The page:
Anyway, after a very satisfying bloodbath where old Bruce gets medieval on the looper boss’s ass, there is the inevitable confrontation at the farm. Old Bruce is coming to kill the young RM (a great performance from the kid, by the way: creepily cute). As I said, I have no problem with old Bruce’s motivation, but in order to ‘save the child’ young Bruce kills himself and old Bruce vanishes in a puff of paradox. Yes, dramatic (although a bit of a downer Hollywood-wise, and I applaud the makers for doing that), BUT there was no convincing rationale for young Bruce to make the ‘ultimate sacrifice’.
Okay, he liked the kid. But he was a stone killer. Maybe it was because he really dug Emily Blunt. But was that one night of peremptory sex enough to kill yourself over? The only other rationale is that young Bruce wants to stop the RM in the future from destroying the Syndicates and closing all the loops. But that doesn’t make any sense either. Young Bruce holds no allegiance to the Syndicates, now or in the future. He wasn’t particularly chummy with the other loopers, except for that one guy, which – oh yeah – he betrayed. If he really thought about it he’d be better off letting old Bruce kill the kid. That would mean his loop would not have been closed when it was, he’d fulfil his contract, live a long life, meet this really cool woman that old Bruce was banging on about and generally get old and fat – and eventually get killed by his younger self. But that was what he signed up for in the first place. Instead he kills himself and loses the next 30 years (maybe more) of his own life. Dramatic but senselessly stupid within the constructed reality of the story. Old Bruce showed again and again how smart he was. Young Bruce, not so much.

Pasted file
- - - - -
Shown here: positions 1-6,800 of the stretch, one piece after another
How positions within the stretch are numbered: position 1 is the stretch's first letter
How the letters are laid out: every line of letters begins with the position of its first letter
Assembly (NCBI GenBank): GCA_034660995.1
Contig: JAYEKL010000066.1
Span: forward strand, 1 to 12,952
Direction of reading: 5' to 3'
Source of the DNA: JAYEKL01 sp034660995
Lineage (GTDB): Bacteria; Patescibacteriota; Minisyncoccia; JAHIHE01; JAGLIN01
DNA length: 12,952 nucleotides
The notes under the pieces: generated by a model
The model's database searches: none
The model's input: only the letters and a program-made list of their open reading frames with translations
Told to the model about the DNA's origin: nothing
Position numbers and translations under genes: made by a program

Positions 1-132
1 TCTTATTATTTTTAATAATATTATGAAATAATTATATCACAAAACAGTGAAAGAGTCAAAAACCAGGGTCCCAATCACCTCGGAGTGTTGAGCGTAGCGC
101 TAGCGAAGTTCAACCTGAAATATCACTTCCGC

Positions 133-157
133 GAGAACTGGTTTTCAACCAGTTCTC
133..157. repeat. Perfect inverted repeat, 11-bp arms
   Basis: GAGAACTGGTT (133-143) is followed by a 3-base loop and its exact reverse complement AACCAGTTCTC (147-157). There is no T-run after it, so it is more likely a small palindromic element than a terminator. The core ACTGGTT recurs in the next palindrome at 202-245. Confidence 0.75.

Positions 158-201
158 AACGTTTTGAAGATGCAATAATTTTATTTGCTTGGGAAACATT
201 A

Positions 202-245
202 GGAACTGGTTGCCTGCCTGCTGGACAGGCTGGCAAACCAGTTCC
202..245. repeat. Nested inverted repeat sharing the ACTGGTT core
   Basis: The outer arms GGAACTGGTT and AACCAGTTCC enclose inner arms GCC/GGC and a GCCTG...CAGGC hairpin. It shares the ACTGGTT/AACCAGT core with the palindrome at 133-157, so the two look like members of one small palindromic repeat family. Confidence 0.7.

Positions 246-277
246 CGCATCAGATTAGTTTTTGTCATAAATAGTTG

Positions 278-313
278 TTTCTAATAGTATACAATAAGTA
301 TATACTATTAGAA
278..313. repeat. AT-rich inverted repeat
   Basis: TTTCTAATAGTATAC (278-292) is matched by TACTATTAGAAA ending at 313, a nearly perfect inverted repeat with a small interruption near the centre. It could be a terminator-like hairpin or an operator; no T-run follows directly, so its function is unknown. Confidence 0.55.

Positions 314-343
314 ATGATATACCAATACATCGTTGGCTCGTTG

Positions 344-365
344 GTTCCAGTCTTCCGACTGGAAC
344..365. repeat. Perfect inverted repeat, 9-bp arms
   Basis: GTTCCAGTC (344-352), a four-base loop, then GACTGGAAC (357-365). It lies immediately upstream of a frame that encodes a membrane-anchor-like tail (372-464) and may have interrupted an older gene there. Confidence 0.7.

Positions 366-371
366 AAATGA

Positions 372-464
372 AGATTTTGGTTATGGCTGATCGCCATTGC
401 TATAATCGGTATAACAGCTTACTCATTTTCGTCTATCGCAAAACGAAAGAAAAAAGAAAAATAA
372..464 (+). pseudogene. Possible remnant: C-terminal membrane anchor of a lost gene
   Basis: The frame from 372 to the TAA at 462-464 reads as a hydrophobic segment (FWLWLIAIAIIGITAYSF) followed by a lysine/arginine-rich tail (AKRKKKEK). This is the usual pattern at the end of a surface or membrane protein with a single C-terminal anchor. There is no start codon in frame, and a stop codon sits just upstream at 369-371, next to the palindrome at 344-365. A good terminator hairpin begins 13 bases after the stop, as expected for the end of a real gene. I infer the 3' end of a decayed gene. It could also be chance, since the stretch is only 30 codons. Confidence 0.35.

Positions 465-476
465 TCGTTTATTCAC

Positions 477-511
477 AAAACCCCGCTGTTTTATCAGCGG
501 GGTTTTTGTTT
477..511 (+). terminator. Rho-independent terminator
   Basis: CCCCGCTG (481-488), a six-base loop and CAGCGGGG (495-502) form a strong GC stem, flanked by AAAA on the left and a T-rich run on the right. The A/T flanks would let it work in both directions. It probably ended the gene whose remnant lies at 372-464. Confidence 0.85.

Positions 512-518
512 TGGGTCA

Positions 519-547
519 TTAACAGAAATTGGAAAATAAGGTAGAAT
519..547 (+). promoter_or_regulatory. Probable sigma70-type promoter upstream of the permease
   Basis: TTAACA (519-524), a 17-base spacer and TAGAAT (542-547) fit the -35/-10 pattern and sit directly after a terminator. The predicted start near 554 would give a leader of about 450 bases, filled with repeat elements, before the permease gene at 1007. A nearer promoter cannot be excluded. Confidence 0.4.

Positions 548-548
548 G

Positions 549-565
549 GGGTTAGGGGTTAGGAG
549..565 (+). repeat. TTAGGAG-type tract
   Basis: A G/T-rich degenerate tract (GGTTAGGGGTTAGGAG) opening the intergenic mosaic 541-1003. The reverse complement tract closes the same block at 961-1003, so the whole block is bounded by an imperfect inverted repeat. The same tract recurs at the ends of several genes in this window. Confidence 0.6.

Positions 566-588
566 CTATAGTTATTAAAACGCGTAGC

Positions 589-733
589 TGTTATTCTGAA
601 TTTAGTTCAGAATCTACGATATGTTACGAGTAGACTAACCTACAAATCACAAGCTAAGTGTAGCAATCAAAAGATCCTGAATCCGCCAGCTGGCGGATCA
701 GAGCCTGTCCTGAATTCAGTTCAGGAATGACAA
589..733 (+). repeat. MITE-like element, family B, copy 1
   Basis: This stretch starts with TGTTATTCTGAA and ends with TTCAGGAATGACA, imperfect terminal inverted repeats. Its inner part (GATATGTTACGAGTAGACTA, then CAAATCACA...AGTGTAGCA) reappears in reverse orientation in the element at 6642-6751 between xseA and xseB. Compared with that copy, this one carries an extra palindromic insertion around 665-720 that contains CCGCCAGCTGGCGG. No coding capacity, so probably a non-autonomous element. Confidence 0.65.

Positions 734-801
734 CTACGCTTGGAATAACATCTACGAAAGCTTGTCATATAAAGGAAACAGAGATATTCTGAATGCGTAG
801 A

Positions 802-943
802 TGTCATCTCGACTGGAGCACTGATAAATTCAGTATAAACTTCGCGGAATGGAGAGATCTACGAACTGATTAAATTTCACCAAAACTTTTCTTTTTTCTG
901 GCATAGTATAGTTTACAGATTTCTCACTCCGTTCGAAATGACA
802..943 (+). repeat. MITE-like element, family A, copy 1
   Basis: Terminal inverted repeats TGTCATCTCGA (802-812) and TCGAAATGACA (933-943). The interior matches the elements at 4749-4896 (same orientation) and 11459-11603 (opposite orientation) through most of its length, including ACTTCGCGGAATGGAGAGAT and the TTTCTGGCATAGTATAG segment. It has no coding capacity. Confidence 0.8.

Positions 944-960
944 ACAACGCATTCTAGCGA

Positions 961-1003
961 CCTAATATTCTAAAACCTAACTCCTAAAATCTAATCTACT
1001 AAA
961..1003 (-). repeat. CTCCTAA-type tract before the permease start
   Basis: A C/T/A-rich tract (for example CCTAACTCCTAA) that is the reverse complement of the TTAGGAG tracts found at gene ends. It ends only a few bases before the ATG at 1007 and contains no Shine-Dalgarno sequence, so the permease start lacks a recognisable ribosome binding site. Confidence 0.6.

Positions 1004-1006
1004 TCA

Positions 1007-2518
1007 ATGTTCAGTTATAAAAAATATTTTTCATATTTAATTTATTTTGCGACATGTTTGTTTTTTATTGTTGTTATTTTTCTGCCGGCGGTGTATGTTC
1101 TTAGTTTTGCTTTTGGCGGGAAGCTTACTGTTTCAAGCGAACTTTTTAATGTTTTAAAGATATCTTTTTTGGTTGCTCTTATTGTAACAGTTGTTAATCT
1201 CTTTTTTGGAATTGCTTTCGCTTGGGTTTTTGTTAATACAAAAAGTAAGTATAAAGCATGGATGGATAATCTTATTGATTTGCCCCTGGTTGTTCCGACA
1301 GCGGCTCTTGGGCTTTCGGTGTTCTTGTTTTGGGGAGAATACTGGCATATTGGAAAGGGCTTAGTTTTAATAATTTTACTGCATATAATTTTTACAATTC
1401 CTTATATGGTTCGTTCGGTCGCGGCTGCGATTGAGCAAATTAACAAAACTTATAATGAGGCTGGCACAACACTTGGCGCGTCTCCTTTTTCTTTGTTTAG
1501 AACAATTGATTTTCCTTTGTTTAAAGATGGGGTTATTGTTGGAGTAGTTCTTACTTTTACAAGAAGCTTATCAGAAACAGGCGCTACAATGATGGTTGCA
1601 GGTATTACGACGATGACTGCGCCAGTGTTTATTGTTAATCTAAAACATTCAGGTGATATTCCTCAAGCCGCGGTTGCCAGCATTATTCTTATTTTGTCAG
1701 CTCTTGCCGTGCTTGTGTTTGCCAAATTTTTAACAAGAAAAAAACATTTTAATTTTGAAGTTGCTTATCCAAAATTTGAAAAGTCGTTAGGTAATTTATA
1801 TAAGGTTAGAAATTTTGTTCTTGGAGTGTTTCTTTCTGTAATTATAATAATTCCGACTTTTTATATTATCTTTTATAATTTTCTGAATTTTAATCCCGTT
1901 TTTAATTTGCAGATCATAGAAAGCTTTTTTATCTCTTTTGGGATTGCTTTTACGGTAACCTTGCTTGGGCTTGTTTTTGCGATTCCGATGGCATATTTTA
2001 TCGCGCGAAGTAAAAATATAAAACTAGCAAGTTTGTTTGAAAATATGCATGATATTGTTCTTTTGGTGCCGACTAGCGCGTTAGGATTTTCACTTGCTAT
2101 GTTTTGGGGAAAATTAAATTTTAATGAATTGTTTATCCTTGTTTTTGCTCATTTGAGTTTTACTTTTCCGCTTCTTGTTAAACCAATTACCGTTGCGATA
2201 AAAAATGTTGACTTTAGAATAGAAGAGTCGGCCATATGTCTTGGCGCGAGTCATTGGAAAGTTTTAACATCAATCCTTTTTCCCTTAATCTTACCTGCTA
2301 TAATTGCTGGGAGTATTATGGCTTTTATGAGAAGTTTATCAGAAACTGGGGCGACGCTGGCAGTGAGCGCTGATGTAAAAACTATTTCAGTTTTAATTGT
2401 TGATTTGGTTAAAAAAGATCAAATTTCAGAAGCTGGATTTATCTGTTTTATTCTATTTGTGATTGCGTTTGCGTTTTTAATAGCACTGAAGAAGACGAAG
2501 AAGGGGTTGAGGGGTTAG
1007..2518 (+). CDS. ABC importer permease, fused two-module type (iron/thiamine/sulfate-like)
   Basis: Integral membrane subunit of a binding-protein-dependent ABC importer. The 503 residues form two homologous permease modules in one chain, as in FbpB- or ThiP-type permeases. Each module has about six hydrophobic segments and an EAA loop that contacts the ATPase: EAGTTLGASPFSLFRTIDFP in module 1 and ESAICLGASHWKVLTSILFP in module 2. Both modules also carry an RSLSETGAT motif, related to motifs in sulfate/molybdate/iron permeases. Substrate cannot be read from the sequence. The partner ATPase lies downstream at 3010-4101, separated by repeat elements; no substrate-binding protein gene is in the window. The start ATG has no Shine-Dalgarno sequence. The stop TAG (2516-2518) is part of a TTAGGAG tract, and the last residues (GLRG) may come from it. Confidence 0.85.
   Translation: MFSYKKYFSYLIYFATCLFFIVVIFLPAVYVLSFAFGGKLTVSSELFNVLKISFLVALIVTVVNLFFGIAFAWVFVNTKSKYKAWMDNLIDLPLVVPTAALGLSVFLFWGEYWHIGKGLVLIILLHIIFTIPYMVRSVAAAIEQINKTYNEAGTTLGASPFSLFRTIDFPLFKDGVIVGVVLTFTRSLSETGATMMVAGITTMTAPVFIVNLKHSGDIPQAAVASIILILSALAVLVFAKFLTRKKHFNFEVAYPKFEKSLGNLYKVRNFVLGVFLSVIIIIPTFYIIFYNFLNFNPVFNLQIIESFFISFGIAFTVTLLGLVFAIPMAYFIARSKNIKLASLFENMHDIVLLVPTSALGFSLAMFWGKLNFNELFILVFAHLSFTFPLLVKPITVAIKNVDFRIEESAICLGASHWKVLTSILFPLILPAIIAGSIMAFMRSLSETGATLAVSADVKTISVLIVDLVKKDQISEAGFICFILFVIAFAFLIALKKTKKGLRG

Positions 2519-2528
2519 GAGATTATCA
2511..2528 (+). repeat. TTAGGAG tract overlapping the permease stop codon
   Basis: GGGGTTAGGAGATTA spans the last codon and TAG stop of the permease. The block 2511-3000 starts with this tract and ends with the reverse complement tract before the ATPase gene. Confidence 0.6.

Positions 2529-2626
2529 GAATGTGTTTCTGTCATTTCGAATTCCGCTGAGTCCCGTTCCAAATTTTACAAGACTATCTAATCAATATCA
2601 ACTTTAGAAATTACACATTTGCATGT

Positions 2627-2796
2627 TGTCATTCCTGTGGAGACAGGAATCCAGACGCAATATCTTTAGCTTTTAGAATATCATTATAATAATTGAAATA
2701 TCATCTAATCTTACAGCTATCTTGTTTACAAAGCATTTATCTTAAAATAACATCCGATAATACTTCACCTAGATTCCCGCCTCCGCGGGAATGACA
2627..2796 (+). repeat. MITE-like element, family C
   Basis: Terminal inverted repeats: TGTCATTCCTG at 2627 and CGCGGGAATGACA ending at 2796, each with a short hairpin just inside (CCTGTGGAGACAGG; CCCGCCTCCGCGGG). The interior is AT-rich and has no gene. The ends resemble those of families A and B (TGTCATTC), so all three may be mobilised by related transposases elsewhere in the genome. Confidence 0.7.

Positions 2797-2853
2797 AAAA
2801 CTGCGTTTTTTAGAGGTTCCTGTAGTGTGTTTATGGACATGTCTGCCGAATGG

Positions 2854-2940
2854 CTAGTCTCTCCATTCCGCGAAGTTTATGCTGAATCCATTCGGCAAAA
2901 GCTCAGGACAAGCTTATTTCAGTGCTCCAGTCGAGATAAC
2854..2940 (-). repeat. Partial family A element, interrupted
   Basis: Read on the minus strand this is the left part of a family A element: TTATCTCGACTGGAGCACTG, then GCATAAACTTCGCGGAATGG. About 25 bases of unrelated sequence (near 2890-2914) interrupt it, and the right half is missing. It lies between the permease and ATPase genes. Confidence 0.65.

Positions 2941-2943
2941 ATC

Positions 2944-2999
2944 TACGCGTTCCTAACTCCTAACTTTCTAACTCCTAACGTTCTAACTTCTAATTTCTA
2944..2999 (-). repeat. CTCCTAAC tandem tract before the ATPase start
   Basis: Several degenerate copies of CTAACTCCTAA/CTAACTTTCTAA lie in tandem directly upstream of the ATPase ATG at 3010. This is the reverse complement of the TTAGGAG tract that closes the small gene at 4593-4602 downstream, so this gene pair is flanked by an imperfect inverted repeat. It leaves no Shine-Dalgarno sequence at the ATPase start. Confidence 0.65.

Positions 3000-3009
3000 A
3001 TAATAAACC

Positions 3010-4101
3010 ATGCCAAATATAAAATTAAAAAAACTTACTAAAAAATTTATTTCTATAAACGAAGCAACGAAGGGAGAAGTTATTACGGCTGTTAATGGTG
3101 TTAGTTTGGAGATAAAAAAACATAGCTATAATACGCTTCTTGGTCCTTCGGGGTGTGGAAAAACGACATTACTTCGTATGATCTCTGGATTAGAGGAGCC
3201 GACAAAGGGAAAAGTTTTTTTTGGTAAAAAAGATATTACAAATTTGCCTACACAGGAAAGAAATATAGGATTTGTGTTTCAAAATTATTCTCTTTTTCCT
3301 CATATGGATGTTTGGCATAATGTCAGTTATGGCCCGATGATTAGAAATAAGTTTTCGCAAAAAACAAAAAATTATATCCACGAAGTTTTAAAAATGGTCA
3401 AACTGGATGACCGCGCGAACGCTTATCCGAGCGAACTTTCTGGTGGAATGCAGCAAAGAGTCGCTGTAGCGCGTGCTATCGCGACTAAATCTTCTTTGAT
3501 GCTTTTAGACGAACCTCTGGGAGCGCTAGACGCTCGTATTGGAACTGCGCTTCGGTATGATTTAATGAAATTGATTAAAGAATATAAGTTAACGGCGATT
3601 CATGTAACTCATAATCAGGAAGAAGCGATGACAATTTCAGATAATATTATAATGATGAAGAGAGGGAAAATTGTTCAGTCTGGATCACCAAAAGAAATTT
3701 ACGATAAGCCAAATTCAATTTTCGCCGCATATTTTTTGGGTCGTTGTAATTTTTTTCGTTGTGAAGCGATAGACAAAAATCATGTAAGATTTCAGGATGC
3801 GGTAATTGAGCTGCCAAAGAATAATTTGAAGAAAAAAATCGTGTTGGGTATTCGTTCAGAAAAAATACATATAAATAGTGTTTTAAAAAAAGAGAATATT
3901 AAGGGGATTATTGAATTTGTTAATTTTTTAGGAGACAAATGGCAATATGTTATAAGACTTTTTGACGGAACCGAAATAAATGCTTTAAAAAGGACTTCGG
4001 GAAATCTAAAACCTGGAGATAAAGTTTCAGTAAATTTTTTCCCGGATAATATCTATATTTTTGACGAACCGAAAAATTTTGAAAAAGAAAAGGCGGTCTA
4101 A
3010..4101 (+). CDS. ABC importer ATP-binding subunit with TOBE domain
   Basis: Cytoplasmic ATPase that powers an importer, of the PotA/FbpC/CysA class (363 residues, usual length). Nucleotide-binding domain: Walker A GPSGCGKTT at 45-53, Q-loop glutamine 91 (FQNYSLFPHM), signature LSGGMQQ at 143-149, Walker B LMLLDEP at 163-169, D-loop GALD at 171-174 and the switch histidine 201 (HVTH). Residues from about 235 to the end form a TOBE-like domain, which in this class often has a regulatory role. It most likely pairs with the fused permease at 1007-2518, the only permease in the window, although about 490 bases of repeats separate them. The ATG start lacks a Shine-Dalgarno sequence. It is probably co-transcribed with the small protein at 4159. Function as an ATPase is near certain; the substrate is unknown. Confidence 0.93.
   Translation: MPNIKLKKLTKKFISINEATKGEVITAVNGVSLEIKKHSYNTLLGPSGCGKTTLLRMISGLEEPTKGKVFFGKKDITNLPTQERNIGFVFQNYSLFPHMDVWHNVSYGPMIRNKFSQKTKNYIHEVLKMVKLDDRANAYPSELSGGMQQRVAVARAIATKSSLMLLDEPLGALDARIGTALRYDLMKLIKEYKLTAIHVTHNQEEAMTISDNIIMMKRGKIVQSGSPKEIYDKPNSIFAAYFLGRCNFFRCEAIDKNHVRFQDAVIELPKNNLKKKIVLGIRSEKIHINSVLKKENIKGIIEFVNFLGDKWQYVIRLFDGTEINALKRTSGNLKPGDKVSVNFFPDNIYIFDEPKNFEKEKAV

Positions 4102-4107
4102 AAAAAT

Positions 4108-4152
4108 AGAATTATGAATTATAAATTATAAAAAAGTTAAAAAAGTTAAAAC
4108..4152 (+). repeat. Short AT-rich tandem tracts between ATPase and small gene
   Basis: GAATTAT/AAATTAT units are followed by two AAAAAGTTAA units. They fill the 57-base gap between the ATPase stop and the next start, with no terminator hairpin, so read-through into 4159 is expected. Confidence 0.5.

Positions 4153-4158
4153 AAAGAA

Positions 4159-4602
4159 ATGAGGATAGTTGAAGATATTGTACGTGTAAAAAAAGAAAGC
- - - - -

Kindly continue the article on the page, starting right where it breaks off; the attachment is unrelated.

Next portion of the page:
If the RM story strand had been better integrated into the looper storyline, it might have worked a whole lot better. Maybe that happened in another timestream. We’ll never know. But our Looper doesn’t stand up to close inspection.